Todays mileage: 48. Tour mileage: 525.5

Hello, old friend.
Bless me father for I have spinned.
Cuisine de Walnut
All the Groc you can handle
I was getting sick of motels.

Bike Tour 2022 – Butler, Missouri to Fort Scott, Kansas

The Days Inn was pretty good but I knew it would disappoint eventually. The continental breakfast was on a par with the Hermann Motel’s. Stale cereal. A non functioning toaster. Old, bruised fruit.

I ate what I could. The smart move would have been to go to a diner for something substantial but did I do that? Noooo.

I went to a gas station and bought a couple of snacks figuring I’d get something more substantial during my ride. Didn’t I do this exact same screw up a couple of days ago?

I followed Google maps once again and it once again put me on unpaved roads, this time for at least 25 miles. Must not kill.

Western Missouri has plenty of challenging hills so, of course, my front derailer didn’t want to shift into my granny gear. I think it might be a lubrication issue. Failing that it could just be cable stretching. I’ll deal with it soon.

I’m in cow and horsey country. Also saw a few goats and chickens. And was chased by some dogs.

I crossed into Kansas without the coveted Welcome sign. I wasn’t complaining though since the road went from dirt to asphalt.

This area has a large Amish population. I saw a teenage boy in suspenders wearing a straw hat riding a horse. A couple – older man with long white beard, younger woman wearing a bonnet – in the town of Prescott said hello. I asked a teenage girl for directions to food and she sent me to the gas station near the highway.

I finally tried Hunt Brothers Pizza, a ubiquitous offering in gas station food stores throughout the Midwest. I can confirm that it is edible. I followed the pizza with an ice cream sandwich.

The best part about my gas station experience is that it got me away from Google’s route. I road 1/4 mile west, turned left onto an old paved highway and rode rollers all the way to Fort Scott. Along the way I met a northbound cycle tourist who was heading to North Dakota then somehow to California. We chatted for a bit. I bragged about The Mule’s mileage and age, purchased in 1991. He counters with the fact that his Trek was a 1982 model. Bikes last a long time!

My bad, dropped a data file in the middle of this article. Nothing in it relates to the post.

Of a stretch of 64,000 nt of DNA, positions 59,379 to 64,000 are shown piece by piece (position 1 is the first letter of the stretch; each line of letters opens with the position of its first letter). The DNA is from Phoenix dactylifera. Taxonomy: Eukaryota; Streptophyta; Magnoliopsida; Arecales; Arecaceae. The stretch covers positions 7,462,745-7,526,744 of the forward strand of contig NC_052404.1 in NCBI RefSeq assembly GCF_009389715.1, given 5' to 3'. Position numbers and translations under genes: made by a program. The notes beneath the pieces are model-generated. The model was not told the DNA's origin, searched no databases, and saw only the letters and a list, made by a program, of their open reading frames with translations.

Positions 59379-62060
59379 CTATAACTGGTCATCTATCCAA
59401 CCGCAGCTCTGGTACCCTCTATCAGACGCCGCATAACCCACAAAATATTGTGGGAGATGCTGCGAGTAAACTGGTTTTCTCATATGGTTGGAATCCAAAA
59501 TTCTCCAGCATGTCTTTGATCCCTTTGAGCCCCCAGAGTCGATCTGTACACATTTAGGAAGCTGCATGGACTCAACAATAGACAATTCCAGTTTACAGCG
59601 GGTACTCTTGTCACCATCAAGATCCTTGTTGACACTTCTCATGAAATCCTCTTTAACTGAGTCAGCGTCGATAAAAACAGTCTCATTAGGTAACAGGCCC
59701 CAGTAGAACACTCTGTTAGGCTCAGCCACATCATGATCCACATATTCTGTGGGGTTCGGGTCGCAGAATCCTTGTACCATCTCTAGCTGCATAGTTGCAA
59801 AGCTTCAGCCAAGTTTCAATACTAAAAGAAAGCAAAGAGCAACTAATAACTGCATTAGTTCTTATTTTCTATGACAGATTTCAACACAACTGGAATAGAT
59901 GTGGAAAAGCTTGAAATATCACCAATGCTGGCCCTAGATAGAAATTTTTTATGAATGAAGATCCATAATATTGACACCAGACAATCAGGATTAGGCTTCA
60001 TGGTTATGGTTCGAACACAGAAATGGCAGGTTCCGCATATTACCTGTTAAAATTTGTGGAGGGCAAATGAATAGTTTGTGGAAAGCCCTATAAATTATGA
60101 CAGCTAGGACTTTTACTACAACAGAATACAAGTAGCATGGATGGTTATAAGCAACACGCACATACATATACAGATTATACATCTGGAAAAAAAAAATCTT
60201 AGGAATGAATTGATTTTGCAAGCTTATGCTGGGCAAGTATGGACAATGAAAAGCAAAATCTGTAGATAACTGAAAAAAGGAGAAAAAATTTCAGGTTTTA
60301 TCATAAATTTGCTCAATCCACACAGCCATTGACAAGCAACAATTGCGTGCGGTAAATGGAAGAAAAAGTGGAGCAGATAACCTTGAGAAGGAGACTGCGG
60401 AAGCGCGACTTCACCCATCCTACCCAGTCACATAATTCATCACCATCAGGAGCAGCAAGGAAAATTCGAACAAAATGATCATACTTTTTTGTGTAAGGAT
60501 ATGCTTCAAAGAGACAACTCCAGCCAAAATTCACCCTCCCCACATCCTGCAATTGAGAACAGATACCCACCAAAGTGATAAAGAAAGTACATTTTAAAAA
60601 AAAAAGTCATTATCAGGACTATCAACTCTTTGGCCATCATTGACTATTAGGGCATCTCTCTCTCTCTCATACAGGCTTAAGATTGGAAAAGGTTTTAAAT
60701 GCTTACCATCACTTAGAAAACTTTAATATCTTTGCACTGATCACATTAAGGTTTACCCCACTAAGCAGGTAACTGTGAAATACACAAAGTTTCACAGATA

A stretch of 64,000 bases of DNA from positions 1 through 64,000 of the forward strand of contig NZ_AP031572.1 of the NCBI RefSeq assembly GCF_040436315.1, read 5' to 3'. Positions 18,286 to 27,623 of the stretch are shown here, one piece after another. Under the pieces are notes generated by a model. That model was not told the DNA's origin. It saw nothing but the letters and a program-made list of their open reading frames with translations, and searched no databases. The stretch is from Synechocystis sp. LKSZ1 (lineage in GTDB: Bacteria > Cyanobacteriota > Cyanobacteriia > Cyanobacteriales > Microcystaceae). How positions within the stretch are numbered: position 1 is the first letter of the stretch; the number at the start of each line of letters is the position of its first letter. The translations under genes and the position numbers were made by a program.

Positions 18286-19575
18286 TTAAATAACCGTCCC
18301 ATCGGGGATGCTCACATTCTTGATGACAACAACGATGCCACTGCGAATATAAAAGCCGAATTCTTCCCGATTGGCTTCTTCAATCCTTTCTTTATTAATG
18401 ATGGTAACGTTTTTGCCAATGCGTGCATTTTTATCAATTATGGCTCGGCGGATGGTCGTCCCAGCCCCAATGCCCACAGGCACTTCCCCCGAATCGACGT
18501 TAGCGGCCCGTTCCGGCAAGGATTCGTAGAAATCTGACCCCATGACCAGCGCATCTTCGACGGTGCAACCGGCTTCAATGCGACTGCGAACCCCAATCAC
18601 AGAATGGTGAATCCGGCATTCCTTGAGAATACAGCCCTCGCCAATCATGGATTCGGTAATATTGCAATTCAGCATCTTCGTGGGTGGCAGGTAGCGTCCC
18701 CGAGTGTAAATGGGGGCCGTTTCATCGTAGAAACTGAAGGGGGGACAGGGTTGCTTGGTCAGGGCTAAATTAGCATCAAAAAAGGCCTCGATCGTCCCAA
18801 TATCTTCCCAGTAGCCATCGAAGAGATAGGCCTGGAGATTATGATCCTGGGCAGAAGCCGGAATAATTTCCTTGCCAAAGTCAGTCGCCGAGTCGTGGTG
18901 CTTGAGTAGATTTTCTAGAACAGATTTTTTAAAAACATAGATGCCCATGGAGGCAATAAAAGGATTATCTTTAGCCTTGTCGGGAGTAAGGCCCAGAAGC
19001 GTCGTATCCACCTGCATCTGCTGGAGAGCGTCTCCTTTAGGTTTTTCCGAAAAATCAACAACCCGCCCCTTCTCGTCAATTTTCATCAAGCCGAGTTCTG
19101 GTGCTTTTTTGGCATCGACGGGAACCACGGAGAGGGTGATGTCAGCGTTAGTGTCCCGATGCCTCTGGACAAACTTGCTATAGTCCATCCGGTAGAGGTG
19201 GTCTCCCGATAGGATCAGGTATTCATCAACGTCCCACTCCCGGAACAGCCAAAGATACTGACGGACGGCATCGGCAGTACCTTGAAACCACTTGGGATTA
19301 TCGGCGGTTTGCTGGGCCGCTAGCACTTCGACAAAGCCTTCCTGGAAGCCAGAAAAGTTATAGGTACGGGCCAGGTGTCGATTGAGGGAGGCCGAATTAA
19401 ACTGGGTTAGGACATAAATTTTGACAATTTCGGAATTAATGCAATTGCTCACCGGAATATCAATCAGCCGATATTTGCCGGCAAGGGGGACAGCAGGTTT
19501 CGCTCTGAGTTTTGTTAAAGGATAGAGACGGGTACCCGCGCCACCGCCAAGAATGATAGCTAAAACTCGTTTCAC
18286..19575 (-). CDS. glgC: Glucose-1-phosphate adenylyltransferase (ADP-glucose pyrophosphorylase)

Just before Fort Scott, I saw a big private campground with oddly only one RV. I kept riding until I found the police station. They cleared me to camp in the town park. After climbing yet another hill I found the park. Unlike the rest of the park, the tent camping area hadn’t been mowed. There was a big (two car loads) family with noisy bratty kids in the tent camping area.

I checked out the RV area and it had barking dogs and no electricity for my gadgets. I backtracked into town and stumbled across an old hotel in the heart of the old downtown.

The Courtland was built on 1905 when the streets were still unpaved. It reminds me a lot of the Hotel Nevada in Ely where I stayed on my 2019 tour.

This city was once a railroad and brick-making town. It sent thousands and thousands of train car loads of bricks to the rest of the country every week. Even the streets are brick!

Before checking in I locked my bike outside. Afterwards I couldn’t get the lock, an Ottolock, to open. Frank, the hotel manager, eventually freed The Mule with a hacksaw.

Had I stayed at the campground, I’d have been stuck with an immobile bike. So the decision to get a room worked out well.

The hotel is walking distance to several restaurants. I settled on broasted chicken at the Nu Diner. Broasted chicken used to be the big draw at Whitey’s bar in Arlington, Virginia so I had to try it. Gut bomb!

I followed it up with a large chocolate milk shake. A food coma is about to over take me.

Todays mileage: 57. Tour mileage: 377.5.

Blue skies, green fields, dirt roads
Not a bad day for a ride
Did I say “dirt”? I meant “mud”.
Welcome to Kansas. Pavement ahead.
Hard to do a cross country bike tour without a train delay
Brick streets in Fort Scott
Frank, hotel proprietor and lock buster
Flower in the park across the street